Sabrina Carmona blogs about moving to another country for a job. How big of a decision it can be, especially when you have done it several times. Sabrina have moved from Brazil to Mexico to Chile to Germany and now she was about to decide whether to do it all over again and move to Sweden.
Moving to another country for a job is a big decision. Especially when you have done it several times, like me. I have moved from Brazil to Mexico to Chile to Germany and now I was about to decide whether to do it all over again and move to Sweden. At the end of the day, I had to find out what it was that would make me move yet again and go through all the hassle of adapting to a new environment. Oh, the sweetness of adapting to a new life, company culture, team, climate, language and currency! So, what was it that would make me move from my recently acquired comfort zone in Germany?
The answer is simple: **culture!** It is not often that common for a Game Producer to say culture instead of market potential, company business focus, studio organization, project budget, or company structure. So, what does culture have to do with all of this?
As part of the recruitment process at King, I went through six different interviews, which to be honest is pretty much the industry standard for a Producer position. Much to my surprise, three out of the six interviews I did were with women. And, they weren’t just any women, they were all in senior positions. One of my interviewers was a great Business Partner for the studio I was being interviewed for, another was an experienced Lead Producer and the finally, the Head of one of King’s studios. All of them powerful women that I got the chance to talk to, who understand what it is like to be a woman in this industry. Moreover, two of them were expats who had moved to King for the position they were in, just like what I was hopefully about to do… if all went well.
On my last round of interviews, I visited the company in Stockholm and had the honour of meeting one of the most creative minds I have ever met: Sebastian Knutsson, one of the founders of King. It was a great interview where we talked about creativity and different design approaches. It made such a difference for me to be interviewed by someone at his level.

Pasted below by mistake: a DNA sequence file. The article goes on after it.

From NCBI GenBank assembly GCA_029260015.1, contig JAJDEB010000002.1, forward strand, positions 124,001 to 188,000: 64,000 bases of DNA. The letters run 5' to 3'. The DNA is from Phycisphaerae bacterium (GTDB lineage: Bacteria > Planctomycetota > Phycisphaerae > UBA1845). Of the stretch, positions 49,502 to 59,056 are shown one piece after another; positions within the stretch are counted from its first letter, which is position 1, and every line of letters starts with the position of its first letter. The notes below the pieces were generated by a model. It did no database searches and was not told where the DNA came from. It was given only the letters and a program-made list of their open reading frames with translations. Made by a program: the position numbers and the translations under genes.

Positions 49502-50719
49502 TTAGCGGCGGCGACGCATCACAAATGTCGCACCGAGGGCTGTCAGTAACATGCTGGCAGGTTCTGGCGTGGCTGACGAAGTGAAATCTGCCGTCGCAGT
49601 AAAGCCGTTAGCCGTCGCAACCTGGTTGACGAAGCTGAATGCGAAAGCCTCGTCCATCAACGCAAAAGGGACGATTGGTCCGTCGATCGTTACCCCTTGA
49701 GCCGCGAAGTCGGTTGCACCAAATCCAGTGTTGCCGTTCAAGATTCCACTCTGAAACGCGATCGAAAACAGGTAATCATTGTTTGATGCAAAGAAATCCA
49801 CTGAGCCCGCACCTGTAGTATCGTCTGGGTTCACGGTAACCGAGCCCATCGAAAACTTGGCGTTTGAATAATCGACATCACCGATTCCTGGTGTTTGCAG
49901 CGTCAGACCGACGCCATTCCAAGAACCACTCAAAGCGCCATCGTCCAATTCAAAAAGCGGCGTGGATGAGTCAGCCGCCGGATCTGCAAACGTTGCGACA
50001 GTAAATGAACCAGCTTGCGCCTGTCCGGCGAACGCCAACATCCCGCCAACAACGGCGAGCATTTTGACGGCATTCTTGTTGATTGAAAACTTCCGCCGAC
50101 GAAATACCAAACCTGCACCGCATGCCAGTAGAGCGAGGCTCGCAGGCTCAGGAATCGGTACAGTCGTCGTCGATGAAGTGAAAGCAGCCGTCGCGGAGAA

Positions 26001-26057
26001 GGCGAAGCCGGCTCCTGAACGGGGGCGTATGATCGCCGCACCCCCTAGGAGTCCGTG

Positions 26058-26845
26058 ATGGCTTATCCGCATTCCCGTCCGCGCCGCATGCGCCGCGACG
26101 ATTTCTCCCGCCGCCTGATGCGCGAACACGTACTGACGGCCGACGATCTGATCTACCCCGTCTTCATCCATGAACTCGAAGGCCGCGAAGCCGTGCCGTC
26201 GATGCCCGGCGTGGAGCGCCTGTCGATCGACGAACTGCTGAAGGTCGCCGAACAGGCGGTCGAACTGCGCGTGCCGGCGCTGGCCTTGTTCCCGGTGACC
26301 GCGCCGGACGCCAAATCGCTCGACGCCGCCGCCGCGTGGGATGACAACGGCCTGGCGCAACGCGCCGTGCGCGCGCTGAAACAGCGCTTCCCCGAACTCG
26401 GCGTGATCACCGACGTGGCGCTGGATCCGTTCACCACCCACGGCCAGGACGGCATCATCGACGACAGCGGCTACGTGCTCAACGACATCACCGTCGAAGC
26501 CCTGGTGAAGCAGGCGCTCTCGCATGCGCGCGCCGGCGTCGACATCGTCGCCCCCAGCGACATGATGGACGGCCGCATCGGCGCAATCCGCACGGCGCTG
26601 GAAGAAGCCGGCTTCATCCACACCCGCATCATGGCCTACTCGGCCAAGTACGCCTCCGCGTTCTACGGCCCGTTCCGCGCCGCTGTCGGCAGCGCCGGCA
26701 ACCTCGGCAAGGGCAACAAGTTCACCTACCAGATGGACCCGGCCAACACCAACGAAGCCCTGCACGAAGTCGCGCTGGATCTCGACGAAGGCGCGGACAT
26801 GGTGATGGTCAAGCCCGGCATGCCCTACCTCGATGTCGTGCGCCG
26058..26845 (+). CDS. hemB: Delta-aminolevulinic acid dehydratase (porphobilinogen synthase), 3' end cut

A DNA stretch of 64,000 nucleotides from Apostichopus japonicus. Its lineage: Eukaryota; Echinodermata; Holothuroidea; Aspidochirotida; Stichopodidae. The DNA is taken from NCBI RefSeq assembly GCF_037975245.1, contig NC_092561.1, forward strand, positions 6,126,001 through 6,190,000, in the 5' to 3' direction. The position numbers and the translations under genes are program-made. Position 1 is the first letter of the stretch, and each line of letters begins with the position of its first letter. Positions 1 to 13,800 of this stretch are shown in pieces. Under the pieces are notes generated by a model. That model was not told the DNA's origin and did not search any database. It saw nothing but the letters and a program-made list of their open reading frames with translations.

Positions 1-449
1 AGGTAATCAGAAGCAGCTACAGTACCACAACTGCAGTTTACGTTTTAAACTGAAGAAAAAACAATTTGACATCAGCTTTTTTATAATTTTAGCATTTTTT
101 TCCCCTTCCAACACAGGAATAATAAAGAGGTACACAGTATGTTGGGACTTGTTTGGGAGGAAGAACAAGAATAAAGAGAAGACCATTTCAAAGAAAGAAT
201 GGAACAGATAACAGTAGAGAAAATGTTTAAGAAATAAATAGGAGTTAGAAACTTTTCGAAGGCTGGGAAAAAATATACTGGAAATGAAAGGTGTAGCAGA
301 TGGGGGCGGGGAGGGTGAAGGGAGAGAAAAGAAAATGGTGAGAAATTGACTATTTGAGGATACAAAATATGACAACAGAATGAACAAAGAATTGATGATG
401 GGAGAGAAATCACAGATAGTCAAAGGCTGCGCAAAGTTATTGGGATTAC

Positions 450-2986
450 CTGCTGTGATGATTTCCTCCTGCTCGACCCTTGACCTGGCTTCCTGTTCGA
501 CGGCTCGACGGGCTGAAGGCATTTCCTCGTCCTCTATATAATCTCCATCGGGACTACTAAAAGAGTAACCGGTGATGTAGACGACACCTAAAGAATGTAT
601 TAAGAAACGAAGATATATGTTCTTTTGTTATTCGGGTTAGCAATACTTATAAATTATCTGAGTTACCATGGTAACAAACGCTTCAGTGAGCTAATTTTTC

Nonetheless, even though that was one of the high points that day, what really caught my attention were all the various initiatives at King: a Diversity & Inclusion programme, Women@King and RoyaLGBT & Friends employee network, language courses, art and tech courses, etc. It felt human!
While I was walking around the office, getting to know the facilities, I saw people with different hair colours, different skin colours, different heights, heritage and styles. I heard so many languages I did not recognize that I almost was surprised. Like I said; human.
It is crazy how much there is outside of your comfort zone! Now imagine if you’ve already lived in several places and you still get surprised by the rich culture the place you’re applying to work for has!? Well, after the visit to Stockholm, it was a no-brainer for me.
And here I am, working as a Producer at the Genesis studio, in a team made up of all different nationalities – all from different cultures and backgrounds - working with amazing and talented people that only a place like King could attract. Here I am, receiving the help and support that I need to be able to adapt to a new culture; learning things quickly with people that have been through what I am going through. Here I am working with a team that I am already proud to call mine because they have welcomed and embraced me into the team without even questioning where I come from, my gender or what language I speak. Here, being a Kingster means being part of the same culture, no matter where you come from, what your position or goals are. Everyone is human. And that is why I chose to move once again.
by Sabrina Carmona